GDP is expected to reach 5 percent by the end of 2021 in both the EU as a whole, and the eurozone area. That’s slightly above the previous forecast of 4.8 percent.
Moving into 2022, the economy is projected to grow by 4.3 percent. Then a more moderate 2.5 percent for the EU and 2.4 percent for the eurozone - for 2023. Though this growth is uneven across the EU. But all this depends on how the Covid-19 pandemic develops. The surge in cases and the Omicron variant has shaken markets and new government restrictions could impact economic activity, while businesses risk being hit by further shortages and supply chain disruptions.
The Italian economy has a growth forecast of 6.2 percent but there are fears supply chain issues could be putting its recovery at risk. One firm facing such headwinds is electric bicycle manufacturer Atala. Based in Lombardy in the north of the country, the company has seen a 60 percent increase in orders since the COVID-19 crisis began, but is struggling to meet that demand as lead-times for delivering components have soared.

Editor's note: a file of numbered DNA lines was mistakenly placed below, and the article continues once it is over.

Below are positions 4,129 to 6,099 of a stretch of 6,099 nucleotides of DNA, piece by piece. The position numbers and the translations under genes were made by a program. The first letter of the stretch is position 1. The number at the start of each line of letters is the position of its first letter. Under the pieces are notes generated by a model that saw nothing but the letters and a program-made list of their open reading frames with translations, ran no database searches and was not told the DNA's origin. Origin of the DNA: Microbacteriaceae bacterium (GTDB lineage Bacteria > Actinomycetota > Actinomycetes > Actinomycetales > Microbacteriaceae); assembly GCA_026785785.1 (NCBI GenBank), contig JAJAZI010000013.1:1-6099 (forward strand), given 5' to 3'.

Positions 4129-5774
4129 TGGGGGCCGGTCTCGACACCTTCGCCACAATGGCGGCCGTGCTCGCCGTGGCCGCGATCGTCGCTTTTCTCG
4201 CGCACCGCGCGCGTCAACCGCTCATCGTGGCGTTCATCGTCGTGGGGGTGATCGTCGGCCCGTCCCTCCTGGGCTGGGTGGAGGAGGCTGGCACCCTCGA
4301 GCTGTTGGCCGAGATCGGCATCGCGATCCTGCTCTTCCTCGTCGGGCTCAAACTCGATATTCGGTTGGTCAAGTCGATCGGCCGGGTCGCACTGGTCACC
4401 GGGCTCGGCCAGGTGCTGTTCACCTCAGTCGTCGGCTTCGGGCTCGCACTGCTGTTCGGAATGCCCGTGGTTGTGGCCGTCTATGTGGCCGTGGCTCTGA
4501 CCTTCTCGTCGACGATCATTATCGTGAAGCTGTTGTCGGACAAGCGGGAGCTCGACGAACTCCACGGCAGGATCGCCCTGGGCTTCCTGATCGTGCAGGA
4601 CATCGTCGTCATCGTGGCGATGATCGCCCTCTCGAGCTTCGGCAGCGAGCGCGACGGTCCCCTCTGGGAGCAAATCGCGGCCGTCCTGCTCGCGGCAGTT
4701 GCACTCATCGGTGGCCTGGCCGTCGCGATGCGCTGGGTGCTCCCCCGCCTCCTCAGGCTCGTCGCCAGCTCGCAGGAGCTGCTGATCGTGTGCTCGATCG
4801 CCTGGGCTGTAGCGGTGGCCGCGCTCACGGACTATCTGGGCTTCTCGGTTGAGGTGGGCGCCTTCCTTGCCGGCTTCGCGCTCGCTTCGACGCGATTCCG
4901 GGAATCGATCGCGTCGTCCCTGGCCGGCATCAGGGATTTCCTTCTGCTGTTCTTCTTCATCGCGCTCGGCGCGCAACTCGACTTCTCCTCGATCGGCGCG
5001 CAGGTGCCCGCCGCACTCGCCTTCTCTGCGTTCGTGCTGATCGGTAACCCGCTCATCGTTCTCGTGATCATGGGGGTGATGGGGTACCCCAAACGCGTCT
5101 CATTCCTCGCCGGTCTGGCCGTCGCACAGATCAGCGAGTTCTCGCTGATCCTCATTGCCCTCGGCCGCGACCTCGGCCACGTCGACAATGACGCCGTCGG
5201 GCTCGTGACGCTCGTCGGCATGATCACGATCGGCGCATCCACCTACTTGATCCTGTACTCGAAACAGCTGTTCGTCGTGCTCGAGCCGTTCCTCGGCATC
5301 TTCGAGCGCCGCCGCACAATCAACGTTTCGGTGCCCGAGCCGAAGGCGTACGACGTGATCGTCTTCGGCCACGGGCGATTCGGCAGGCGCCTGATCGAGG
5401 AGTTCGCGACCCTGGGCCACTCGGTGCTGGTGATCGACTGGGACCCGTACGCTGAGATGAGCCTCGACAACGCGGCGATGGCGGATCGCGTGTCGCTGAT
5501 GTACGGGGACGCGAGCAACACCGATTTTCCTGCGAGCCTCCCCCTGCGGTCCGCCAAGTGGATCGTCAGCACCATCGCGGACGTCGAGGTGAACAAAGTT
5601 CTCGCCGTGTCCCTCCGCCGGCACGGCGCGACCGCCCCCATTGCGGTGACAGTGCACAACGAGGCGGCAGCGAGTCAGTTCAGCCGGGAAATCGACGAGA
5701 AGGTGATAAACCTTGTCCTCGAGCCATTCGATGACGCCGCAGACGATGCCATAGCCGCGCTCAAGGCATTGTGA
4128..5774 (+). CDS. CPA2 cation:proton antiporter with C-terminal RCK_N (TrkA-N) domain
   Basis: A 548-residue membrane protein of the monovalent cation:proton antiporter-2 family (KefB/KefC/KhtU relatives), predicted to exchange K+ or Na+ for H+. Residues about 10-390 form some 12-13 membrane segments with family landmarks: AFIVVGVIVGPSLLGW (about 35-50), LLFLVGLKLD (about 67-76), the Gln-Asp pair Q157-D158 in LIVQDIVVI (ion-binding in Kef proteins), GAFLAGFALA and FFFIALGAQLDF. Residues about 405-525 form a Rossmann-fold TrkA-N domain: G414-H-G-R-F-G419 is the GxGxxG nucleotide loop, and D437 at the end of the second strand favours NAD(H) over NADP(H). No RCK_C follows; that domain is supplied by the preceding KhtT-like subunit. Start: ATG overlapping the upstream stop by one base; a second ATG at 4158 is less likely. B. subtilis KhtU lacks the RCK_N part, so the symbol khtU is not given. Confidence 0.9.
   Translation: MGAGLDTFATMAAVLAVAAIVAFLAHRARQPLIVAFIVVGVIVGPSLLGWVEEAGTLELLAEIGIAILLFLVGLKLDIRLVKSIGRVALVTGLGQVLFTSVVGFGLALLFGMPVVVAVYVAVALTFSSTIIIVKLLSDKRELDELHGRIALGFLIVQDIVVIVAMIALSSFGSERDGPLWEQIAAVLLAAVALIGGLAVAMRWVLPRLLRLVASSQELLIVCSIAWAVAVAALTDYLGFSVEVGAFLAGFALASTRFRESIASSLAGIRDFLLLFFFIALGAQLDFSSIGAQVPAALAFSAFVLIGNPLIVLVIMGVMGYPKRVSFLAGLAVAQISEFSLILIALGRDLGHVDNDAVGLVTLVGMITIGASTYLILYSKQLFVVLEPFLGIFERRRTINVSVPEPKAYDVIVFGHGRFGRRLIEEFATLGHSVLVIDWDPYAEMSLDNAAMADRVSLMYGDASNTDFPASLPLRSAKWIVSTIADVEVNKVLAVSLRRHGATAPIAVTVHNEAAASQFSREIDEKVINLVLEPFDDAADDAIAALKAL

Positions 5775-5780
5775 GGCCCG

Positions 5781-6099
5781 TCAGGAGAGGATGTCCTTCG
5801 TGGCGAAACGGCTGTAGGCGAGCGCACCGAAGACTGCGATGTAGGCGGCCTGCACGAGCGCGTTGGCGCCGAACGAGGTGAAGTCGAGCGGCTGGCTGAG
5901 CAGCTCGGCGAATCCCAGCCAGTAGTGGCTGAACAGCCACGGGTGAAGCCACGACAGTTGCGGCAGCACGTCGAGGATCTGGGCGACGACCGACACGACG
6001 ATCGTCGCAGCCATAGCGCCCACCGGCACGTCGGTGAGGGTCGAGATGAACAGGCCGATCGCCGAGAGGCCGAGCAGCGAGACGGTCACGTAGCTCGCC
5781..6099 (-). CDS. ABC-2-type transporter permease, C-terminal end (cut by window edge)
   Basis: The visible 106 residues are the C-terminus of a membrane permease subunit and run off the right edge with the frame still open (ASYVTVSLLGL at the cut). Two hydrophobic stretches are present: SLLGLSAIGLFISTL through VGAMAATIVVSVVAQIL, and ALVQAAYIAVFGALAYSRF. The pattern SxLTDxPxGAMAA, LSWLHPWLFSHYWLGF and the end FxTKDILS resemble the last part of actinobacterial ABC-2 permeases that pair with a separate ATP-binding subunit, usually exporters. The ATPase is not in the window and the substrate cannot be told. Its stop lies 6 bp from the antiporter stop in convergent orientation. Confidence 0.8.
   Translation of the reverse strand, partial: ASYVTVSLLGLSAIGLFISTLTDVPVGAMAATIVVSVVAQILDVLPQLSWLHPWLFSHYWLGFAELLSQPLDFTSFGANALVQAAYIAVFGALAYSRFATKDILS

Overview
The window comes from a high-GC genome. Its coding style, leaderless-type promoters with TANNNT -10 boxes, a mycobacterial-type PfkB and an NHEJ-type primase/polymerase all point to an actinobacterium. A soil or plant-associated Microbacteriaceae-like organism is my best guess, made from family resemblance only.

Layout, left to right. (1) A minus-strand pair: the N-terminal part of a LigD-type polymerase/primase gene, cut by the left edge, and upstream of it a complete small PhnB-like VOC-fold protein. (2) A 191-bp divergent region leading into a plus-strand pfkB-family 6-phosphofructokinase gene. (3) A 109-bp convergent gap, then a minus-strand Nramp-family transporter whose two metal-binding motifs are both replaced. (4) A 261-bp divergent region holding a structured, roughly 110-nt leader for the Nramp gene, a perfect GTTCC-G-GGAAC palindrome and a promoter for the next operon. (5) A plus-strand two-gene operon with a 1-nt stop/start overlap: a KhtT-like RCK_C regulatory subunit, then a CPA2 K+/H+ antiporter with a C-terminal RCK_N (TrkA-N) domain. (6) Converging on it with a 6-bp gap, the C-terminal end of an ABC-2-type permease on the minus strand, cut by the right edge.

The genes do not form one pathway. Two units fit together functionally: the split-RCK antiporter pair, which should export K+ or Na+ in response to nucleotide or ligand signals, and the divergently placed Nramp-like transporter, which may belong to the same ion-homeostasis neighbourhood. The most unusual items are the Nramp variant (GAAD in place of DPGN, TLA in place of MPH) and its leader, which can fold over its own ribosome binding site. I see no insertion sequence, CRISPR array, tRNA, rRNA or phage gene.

"We increased production on average by 36 percent in 2020, and in 2021 we should see around 10 or 15 percent growth. It could have been higher in 2021, but the lack of components has reduced the potential for expansion," says Atala CEO, Massimo Panzeri.
Investing in eco-friendly transport is one of the top priorities of the European recovery plan. Atala hopes to benefit by relocating part of its activities from Turkey.
But as Massimo explains, this won’t solve all of their supply chain problems.
"If we repatriate the welding or painting but we are missing aluminium rods or carbon fibre, materials for battery cells, or steel that is not produced in Europe, then we are only moving the problem. So, in my opinion, we need to think at the political and European level, the change cannot be limited to one part of the supply chain, but has to start at the very beginning - the raw materials."
Like the rest of Europe, the shortages of key materials and goods have raised fears of accelerating inflation in Italy. The country is investing more than any other EU country. A total of 235 billion euros over five years, including 191.5 billion from the EU's recovery fund. Italy received the first 25 billion tranche of that in August.
But it's not just goods and material shortages. Another problem facing many businesses right now is attracting and retaining skilled workers. Turin-based firm Argotec produces microsatellites for the space industry. One of its products, LICIACube, is currently being used in NASA's asteroid deflection project DART.
David Avino, CEO of microsatellite producer Argotec says Italy's economy is enjoying a renaissance. The company is aiming to double its workforce.
To meet booming demand, the company intends to double its workforce, but says more needs to be done to retain young talent.